90% of concussions resolve in 6-8 weeks. The numbers might change but the message we tell children is clear. Concussion recovery happens. Good rest promotes quicker recoveries. And most importantly, we stress that the rest in the beginning is the most effective: three weeks of rest right away saves the months or years needed when initial rest isn’t taken. This is where concussions become chronic: the initial healing didn’t fully happen and now conventional advice to rest becomes problematic.
But doing no activity for months and years cannot be healthy, and is in fact depressing and isolating. Something else is needed.
What is going on in this post concussion situation? Symptoms have persisted into the chronic stage, and seem to be evoked by a variety of behaviours. Some people get headaches and fatigue when they read, others get dizzy and nauseous from exercise. Individuals suffering from post concussion syndrome tend to adapt their lifestyle to avoid overly provoking symptoms. We demonstrate avoidance behaviour, the common response to pain. But when the thing we are trying to avoid is our entire life, full of its various pleasures, it becomes a delicate balancing act.
If the goal is to prevent pain from restricting one’s lifestyle, this goal must look to the future. A painkiller does not work if it allows me to push myself for one day to the point of fatigue which requires a week to recover. Likewise, developing high pain tolerance in the face of symptoms contradicts this goal if it provokes an increase in neurodegeneration and associated symptoms in the long run. What makes this question so urgent is that the opposite could very well be true. Avoiding pain could very well be the cause of neurodegneration, if the situation is comparable to the pain required to re-strengthen hurt muscles. If injured cognitive functions require targeted activity to recover, pain associated with this activity is part of recovering. Leaving the vestibular, visual, processing, and language systems unhealed does not seem good for long term brain health. If pain goes along with the recovery of these types of systems, it is not a bad thing.
This is the paradigm I have been living under for five years. To recover a deficit, I must work on this deficit. Sub-symptom threshold training would be ideal. This is when the activity is below the level that provokes symptoms. However, this is a challenge in practice when many things provoke symptoms, and fatigue is not compartmentalized. Once one thing tires me, my tolerance for other activity drops. Playing music usually helps me regain my energy, but if I am tired enough, the situation flips and it to provokes symptoms. So I can’t measure a standard sub-threshold activity's length and intensity and simply keep in that range. I have to use the symptoms themselves as a clue that I need to rest. Masking the pain that is a common symptom tends to lead to a bigger more debilitating crash later. For example, working out is healthy, but not if muscles need 3 weeks of recovery time after each session. The muscles would lose all the strength they had just gained, during that resulting inactivity. This idea is supported by concepts like the Parkwood Pacing Program. They advise avoiding cycles of high activity and subsequent low periods, and instead slowly building up strength in small increments. Extreme symptoms do not mean that further harm is occurring, but they may slow down recovery.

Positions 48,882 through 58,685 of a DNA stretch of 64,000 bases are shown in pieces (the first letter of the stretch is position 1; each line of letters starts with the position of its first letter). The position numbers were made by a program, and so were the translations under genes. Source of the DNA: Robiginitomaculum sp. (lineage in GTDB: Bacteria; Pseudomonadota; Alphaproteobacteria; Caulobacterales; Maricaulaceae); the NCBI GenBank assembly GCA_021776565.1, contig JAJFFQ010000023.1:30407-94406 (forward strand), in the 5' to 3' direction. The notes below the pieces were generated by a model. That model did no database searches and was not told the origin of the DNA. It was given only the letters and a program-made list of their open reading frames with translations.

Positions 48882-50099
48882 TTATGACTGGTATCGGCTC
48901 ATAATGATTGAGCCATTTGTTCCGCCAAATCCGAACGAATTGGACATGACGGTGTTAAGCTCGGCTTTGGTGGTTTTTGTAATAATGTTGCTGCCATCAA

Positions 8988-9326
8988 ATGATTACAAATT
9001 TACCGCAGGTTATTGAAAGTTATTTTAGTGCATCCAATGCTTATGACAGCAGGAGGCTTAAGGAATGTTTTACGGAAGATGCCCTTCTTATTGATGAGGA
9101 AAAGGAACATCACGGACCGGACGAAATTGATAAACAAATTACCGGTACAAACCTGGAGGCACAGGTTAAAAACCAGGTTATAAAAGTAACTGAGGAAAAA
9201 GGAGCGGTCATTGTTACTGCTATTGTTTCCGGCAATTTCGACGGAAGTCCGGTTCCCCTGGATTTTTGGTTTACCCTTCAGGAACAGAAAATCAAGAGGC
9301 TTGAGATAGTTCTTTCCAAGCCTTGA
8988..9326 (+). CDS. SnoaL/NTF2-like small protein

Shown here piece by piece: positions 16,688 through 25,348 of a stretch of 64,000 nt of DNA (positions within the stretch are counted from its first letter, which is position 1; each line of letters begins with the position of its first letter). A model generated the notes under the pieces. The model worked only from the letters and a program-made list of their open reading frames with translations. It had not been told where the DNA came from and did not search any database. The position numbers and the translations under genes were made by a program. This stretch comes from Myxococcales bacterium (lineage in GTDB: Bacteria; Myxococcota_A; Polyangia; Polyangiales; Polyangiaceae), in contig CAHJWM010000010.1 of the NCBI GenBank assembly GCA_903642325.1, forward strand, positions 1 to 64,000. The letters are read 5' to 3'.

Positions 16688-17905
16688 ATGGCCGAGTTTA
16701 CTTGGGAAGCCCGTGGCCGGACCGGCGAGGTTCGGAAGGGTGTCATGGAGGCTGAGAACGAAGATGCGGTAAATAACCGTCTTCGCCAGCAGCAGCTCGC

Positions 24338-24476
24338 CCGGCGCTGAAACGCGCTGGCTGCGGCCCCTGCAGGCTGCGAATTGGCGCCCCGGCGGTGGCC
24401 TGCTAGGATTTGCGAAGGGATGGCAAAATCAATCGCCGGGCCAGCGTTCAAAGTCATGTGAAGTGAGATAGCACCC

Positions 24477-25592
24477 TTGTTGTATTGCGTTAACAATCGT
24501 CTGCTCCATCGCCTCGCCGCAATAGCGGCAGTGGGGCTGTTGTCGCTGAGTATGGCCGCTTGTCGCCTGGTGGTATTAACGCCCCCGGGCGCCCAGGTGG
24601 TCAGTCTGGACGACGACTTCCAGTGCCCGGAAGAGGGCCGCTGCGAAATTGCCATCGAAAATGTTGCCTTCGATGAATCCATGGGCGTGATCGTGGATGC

This concept helped my healing because it allowed a balance between still pushing, but not feeling guilt in the cases when I push to hard. Guilt insidiously turns healthy activities unhealthy, so a framework to understand pain in a positive light is important. Attitude can make the same activity stressful and energy draining, or exciting, tiring but motivating.
This is the reality when it comes to thinking about recovery. This framework has allowed me to balance the desire to avoid pain with the joy I get from certain activities that cause this pain. It means accepting pain as part of the road to recovery. No research can change this. What can change is the upper and lower limits. How much pain is too much? How much rest is too much? With many lifestyle aspects we don’t have a choice, we must learn to cope. But for other activities we do have a choice. We don’t have to take long drives, or go to loud concerts, or study at university. Certainly contact sports or military service push the limits of Post Concussion Syndrome. Activities with a high risk of re-injury should be avoided. But beyond that, the line is not clear. In the short term I might have less symptoms when I am not in school, but in the long term, school work might be the very activity that stimulates healing. More generally, what activities stimulate healing and which increase the likelihood of neurodegeneration? And by how much? The problem is, we don’t have an answer to this, so lifestyle decisions are difficult to make.
How has pain limited my lifestyle the past 5 years? Big crashes limit my lifestyle, as does chronic fatigue. But the constant presence of pain can actually enhance my lifestyle if it is used as a clue to predict fatigue. It might be the very thing that lets me maximize the limited energy that I do have.